At the beginning, the author gives an overview of the legal framework on which the CP model is based. Namely, law and strategy from 2007 imply establishing partnerships between Albanian State Police (ASP) and local government institutions (LGIs). It presumes certain organizational transformations within ASP, as well as setting “the creation of community partnership” as a legal obligation. One of the main instruments for the development of the collaboration set down through the law is the adoption of yearly regional policing strategies (YRPS). These strategies, produced annually by local police directorates in consultation with LGIs, should highlight problems and needs of the local communities. Moreover, Cami analyses the newly adopted Law on State Police and Strategy of the State Police from 2014, which seem to confirm the necessity of further developing the CP model. Innovation brought with the law is the Citizens Consultative Board, which should monitor the adoption and the implementation of YRPS.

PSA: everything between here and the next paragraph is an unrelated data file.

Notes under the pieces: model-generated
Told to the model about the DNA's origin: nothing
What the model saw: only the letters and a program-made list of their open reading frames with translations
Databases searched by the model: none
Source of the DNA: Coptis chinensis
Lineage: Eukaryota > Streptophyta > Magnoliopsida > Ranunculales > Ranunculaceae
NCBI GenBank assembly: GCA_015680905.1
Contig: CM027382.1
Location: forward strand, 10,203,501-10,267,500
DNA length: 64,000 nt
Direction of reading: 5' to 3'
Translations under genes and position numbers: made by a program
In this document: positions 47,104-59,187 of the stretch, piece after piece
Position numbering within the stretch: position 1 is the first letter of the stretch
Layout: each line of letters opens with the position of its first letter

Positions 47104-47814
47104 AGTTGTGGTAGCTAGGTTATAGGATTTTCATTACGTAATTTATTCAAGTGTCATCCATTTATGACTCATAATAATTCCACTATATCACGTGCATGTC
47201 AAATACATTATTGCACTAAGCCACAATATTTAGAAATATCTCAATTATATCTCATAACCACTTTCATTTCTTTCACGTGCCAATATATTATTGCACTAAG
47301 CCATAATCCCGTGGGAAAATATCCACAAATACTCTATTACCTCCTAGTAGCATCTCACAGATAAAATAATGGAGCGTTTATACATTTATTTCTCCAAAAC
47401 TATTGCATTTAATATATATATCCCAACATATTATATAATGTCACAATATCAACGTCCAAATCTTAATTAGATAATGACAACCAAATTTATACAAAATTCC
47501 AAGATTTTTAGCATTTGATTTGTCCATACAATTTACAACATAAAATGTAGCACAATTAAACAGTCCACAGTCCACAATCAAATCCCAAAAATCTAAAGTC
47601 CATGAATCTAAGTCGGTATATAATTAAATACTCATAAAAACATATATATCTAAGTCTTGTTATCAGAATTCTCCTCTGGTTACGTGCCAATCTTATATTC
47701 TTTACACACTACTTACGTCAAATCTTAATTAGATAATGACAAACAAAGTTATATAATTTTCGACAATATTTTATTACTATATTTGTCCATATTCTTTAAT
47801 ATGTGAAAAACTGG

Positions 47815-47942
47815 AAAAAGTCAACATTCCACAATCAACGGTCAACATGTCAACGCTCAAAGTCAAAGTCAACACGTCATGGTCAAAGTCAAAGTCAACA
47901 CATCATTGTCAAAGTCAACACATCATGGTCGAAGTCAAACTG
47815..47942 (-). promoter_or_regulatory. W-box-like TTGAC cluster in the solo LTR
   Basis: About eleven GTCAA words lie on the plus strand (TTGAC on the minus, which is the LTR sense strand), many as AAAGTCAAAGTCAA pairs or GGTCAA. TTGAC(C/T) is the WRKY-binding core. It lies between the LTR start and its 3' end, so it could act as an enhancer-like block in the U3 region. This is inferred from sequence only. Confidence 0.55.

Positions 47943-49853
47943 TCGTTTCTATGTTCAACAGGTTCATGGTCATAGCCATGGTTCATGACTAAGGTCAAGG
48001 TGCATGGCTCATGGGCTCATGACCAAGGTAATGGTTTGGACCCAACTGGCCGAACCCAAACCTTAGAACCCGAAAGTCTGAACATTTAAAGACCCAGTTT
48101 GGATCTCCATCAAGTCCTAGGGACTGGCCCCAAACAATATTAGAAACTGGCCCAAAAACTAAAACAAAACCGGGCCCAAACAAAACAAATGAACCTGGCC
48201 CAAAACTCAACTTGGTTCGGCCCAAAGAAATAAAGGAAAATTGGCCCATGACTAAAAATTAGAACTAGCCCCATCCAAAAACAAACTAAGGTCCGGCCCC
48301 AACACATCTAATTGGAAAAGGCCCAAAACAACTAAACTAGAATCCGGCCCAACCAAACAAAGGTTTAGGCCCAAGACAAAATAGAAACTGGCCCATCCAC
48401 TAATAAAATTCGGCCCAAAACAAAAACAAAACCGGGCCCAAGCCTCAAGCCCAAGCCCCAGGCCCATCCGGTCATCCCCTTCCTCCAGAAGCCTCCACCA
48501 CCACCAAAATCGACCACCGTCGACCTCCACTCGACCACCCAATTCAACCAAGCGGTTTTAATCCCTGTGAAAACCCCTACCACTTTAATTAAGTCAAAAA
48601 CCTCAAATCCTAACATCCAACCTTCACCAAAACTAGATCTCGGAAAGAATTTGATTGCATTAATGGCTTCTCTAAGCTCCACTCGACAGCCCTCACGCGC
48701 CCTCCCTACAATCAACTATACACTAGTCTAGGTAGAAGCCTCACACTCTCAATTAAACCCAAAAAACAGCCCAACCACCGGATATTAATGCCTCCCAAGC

The following section discusses the regularity of the adoption of YRPS and the effectiveness of their implementation in practice so far. The main findings of the research show that though the YRPS were produced regularly in all 12 regions and the content has been in compliance with the law, certain irregularities can be noticed. Firstly, some strategies are missing the signature of the Regional and General Police Director, who are supposed to be legally responsible for the development of the YRPS. Secondly, only one-half of the strategies is in compliance with the legal deadline for the adoption. Most importantly, it can be concluded that the ASP has failed to include LGIs in the process since none of the strategies have been approved by LGIs. Moreover, some of the strategies did not contain crime statistics and recommendations on decreasing crime rates. Finally, community needs were not properly defined in all of the YRPS, since they only reflect the perception of police officers.